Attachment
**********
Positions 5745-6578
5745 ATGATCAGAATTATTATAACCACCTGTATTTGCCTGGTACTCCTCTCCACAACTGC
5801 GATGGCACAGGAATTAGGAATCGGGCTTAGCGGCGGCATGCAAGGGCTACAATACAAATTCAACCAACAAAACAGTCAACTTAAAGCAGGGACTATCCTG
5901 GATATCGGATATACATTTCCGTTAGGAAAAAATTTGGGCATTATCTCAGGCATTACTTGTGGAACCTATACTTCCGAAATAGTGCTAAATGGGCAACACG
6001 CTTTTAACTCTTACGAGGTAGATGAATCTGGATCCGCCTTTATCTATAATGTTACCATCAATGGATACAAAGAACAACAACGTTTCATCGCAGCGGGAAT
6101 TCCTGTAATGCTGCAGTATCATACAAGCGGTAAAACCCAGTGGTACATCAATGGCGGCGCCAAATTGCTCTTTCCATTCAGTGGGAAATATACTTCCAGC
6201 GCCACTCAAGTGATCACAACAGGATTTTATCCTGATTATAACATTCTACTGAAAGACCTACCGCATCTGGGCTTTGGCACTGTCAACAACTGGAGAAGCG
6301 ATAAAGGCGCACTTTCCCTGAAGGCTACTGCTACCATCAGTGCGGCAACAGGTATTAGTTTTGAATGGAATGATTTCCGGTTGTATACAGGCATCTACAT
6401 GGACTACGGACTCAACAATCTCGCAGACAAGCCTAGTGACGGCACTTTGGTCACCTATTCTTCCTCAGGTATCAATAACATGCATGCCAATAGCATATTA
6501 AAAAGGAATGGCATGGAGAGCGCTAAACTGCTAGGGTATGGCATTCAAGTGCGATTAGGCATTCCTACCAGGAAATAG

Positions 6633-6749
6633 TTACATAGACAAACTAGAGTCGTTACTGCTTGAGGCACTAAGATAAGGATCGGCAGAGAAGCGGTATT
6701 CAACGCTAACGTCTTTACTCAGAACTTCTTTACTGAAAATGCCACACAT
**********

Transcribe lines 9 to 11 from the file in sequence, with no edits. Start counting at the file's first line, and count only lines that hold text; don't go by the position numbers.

6401 GGACTACGGACTCAACAATCTCGCAGACAAGCCTAGTGACGGCACTTTGGTCACCTATTCTTCCTCAGGTATCAATAACATGCATGCCAATAGCATATTA
6501 AAAAGGAATGGCATGGAGAGCGCTAAACTGCTAGGGTATGGCATTCAAGTGCGATTAGGCATTCCTACCAGGAAATAG

Positions 6633-6749